Wasps: Their Biology, Diversity, and Role as Beneficial Insects and Pollinators of Native Plants by Heather Holm
Review by Susan Wilhelm, Extension Master Gardener
When thinking about attracting pollinators to the garden, wasps may not be the first insect that comes to mind. However, wasps are important contributors to garden ecology – as pollinators, or incidental pollinators, of native plants, and as beneficial insects preying on other insects that damage crops and plants. Wasps: Their Biology, Diversity, and Role as Beneficial Insects and Pollinators of Native Plants by Heather Holm, provides a detailed look at these intriguing insects. It is a fascinating read and one that will give you a new appreciation for wasps of all kinds and the vital role they play in promoting healthy garden ecosystems.
Holm is a biologist, popular author, and pollinator advocate. In Wasps, she focuses on “the most common flower-visiting wasps in eastern North America,” those one might “find in their garden, nearby park, natural area or nature preserve.” Holm acknowledges that “[m]any people have an aversion to wasps because they hold an unpleasant memory by being stung by one,” but the reality is that “the vast majority of wasp species do not nest socially and, therefore, have very few or no negative interactions with humans.”
The book begins with basic information. This includes wasp anatomy, how they live (social vs solitary), their life cycles, nesting habits (above or below ground, or no nest at all) and construction, and what they eat. She also answers questions such as when do wasps use their stingers, where do wasps spend the night, and why do some wasps hang around soft drinks at a picnic?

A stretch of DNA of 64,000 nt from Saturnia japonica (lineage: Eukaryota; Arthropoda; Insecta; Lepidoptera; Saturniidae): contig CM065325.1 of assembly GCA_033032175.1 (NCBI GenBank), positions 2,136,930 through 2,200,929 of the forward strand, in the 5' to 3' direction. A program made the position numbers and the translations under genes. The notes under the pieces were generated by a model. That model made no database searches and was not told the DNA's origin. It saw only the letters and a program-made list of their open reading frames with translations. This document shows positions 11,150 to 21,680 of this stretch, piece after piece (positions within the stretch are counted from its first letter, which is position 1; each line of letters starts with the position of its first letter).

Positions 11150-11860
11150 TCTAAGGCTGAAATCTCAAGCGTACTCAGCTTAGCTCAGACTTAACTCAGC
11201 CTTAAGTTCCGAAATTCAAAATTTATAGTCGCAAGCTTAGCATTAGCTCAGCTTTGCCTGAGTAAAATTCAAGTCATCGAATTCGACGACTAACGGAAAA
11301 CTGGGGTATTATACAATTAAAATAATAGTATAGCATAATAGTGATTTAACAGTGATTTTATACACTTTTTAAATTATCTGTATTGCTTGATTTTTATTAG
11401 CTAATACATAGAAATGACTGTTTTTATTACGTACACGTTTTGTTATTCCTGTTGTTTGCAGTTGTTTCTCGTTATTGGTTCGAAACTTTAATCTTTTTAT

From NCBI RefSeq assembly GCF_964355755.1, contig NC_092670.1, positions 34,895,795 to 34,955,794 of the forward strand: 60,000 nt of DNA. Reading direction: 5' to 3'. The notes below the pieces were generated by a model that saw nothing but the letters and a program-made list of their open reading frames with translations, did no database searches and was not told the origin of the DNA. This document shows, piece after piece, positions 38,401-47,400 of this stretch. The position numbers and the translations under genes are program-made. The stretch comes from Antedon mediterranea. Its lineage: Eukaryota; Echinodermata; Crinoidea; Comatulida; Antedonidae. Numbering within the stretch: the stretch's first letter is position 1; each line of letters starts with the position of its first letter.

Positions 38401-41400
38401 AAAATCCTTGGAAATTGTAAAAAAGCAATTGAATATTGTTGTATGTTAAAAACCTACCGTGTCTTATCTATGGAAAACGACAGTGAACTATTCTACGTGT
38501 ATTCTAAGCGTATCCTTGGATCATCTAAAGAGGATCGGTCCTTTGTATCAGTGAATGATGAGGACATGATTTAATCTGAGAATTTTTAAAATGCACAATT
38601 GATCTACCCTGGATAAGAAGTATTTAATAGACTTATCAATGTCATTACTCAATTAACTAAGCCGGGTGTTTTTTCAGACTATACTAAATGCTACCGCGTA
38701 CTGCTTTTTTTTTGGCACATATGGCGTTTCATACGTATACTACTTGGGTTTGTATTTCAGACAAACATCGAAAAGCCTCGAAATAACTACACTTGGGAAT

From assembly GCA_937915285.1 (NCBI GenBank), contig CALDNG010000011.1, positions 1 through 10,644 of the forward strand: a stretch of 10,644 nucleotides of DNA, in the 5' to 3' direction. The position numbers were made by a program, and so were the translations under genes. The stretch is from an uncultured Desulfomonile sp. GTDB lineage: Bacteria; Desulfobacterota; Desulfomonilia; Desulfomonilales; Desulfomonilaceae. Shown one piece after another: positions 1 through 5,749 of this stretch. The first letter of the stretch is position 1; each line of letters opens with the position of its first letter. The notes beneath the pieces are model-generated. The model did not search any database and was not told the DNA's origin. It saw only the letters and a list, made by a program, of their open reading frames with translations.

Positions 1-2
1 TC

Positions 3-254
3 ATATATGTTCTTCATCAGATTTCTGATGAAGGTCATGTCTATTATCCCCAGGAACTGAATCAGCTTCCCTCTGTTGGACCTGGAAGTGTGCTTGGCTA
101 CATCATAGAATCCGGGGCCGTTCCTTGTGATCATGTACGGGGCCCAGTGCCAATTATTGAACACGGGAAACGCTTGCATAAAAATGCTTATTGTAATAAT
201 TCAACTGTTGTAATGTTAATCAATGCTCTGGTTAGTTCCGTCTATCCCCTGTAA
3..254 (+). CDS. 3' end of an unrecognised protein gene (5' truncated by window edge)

Holm also explains the ecosystem services wasps provide that directly or indirectly benefit humans. Wasps are not pollinator superheroes like bees, but certain wasps make up a significant portion of flower-visiting insects and these visits can result in pollination. Additionally, “wasps are predators and parasitoids of other insects and spiders that in many instances cause damage to plant roots, foliage, fruit, or seed, including food crops and nursery plants.” For example, Polistes metricus (metric paper wasp) eat cabbage looper caterpillars and Astata unicolor (monochromatic square-headed wasp) eat brown marmorated stink bugs.
A substantial portion of the book is wasp profiles organized by family, and within family, by genus. Each profile has one to three photographs, noting one or more of the wasp’s diagnostic characteristics (though Holm points out that many wasp species cannot be identified from a photograph), along with written descriptions of some of the profiled wasp’s diagnostic features, a short summary of what is known and documented about the wasps’ nesting biology and their prey, and a range map (using the best available information) indicating where the wasp has been documented or well-documented. The profiles also list the native nectar plants the wasp visits and other information such as the time of the year the adults are active, the size of the wasps, or the nest cavity diameter range.
This is followed by regional planting guides identifying native plants that attract different wasps. The regional planting guide for the mid-Atlantic states include several of the Master Gardener of Northern Virginia’s Tried and True Native Plant Selections such as Pycnanthemum muticum (short-toothed/clustered mountain-mint).
Wasps is filled with outstanding photographs and helpful summary tables. For instance, one table lists wasps by genus and the plants with which they interact. Additionally, sprinkled throughout, are wonderful quotes from wasp researchers who worked in the late 1800s and early 1900s reminding us that humans have long been interested in wasps and their role in the natural world. It would be a good reference book for any mid-Atlantic garden library.
Wasps: Their Biology, Diversity, and Role as Beneficial Insects and Pollinators of Native Plants by Heather Holm (Pollinator Press LLC) is available at national booksellers.